The part I’m confused about is can US entities, or their foreign subsidiaries, or their foreign shell companies bill the crap out of us using the ISDS mechanism?

    The other thing I wonder about is we toss around “ISDS” as a handy acronym, but the specific verbiage seems to be specific to a trade agreement. So when we peruse the published one for NAFTA and think we know how it works, there is nothing that keeps them from writing something completely different in the TPP. Then I get that annoying feeling again that we really need to read it.

    But great video. I liked the lead in part about how we are totally dependent on China now. ( my additional note: except for sugar and corn sweeteners)

    1. sufferinsuccotash

      So a company based in the U.S. could set up a “foreign” subsidiary which could then use ISDS to quash any Federal, state, or local regulations it doesn’t like. No judicial review.

      1. tegnost

        In order to qualify as an isds arbitraitor you must swear to the divine right of burger kings!

      2. Praedor

        Monsanto is considering moving its HQ to the UK. It can them use ISDS from TTIP to overrule any and all restrictions or regulations on its pesticides/herbicides in the EU OR US.

  4. sleepy

    Ok, let’s say a corporation gets a judgment for its lost, but anticipated, future profits in the amount of $20,000,000.

    What is the mechanism for collecting this sum? A money judgment from a regular court is a piece of paper signed by a judge saying that “you win”. It doesn’t mean you get any money. It just means that you have the right to try to collect, and collecting on that judgment is frequently the tricky part.

    So an individual takes the judgment back to the court or to the sheriff and asks for various writs and legal process that authorizes the seizure of assets.

    With the TPP, the corporation gets its $20,000,000 judgment. At that point to collect on that judgment the corporation would turn to the local court system for the seizure of any assets.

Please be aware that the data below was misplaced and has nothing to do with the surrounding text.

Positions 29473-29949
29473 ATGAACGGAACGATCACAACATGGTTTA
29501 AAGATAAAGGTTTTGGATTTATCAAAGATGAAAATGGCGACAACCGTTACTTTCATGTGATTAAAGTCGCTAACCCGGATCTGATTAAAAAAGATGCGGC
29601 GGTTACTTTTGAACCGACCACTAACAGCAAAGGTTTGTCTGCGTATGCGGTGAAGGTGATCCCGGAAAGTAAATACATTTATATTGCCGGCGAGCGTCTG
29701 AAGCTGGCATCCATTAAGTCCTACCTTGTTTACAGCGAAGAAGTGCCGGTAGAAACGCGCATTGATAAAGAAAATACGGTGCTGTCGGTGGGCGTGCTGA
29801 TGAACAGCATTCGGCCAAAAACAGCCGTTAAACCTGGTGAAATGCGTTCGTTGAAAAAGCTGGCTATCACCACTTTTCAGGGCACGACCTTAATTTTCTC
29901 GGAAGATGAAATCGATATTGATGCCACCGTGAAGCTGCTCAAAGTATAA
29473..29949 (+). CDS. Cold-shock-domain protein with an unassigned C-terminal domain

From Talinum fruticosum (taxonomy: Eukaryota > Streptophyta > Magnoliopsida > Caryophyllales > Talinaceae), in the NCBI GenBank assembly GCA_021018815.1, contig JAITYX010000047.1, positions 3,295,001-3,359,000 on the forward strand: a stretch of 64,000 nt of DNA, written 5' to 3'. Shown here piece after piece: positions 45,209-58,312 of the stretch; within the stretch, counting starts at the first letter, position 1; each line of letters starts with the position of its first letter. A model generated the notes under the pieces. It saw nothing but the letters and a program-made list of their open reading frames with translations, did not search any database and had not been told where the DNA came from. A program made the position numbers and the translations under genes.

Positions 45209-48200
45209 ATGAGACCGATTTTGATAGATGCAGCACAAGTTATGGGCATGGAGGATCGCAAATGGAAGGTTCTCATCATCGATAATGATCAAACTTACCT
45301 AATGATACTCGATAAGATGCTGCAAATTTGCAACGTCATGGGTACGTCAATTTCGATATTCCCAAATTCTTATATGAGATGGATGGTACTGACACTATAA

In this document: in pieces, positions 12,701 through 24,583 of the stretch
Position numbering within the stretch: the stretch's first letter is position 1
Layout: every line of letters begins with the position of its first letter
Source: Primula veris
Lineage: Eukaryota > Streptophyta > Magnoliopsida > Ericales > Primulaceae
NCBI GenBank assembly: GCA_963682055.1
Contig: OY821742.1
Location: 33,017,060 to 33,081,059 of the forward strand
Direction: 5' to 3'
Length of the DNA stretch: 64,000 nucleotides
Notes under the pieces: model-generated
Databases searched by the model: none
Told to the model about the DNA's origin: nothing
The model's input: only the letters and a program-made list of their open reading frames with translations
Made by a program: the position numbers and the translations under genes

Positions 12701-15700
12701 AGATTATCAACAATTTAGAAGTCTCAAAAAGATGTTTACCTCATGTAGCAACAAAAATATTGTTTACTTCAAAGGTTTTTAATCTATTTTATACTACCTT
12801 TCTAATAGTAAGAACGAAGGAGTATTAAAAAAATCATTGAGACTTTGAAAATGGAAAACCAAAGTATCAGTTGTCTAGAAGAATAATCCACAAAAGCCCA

Since the US government is the defendant, and assets of the United States are exempt from seizure, where is the effective remedy for the corporation? Beyond that, given the constitutional concerns as expressed in this article, could a domestic court refuse enforcement based on those?

    I am aware of the federal Arbitration Act which allows for a federal court to fully acknowledge and execute an arbitrator’s judgment, but given the sovereignty issues involved when the defendant is the United States, I’m doubtful whether that Act would apply here.

    But like the article states, the US representative at the TPP dispute table is likely in the pockets of the corporations so the entire matter is probably moot.

    Perhaps though at some point a particular regulation or statute that is widely acknowledged as beneficial by the public is gutted, and at that point Congress may make noise about pulling the plug on enforcement of the TPP decision. I suspect that sort of opposition would come from the Tea Party side of the aisle rather than the “left”.

    1. sam s smith

      US Government assests in foreign lands would be up for grabs to settle a judgement would they not?

    2. tegnost

      as to later on congress will fix it, it’s easier to let the horse out of the barn than it is to get him back in, see patriot act (must pass it to read it) tuned into freedom fries, and very likely to still include many noxious elements, fixed indeed depending on who’s interests are truly served. More like oops, is that in there oh well nothing we can do about it now

  5. sleepy

    I forgot about the not too long ago seizure of Argentine assets–or at least the threat of seizure–over the dispute of the write down of Argentine debt. That probably has some bearing here.

  6. Doug Terpstra

    At least one (former) constitutional law professor disagrees with Dr Alan Morrison. Although Dr Morrison’s resume is by far the most impressive, there is no contest, because the other is emperor.

    “I was a constitutional law professor, which means unlike the current president I actually respect the Constitution.”  – Barack Obama 2007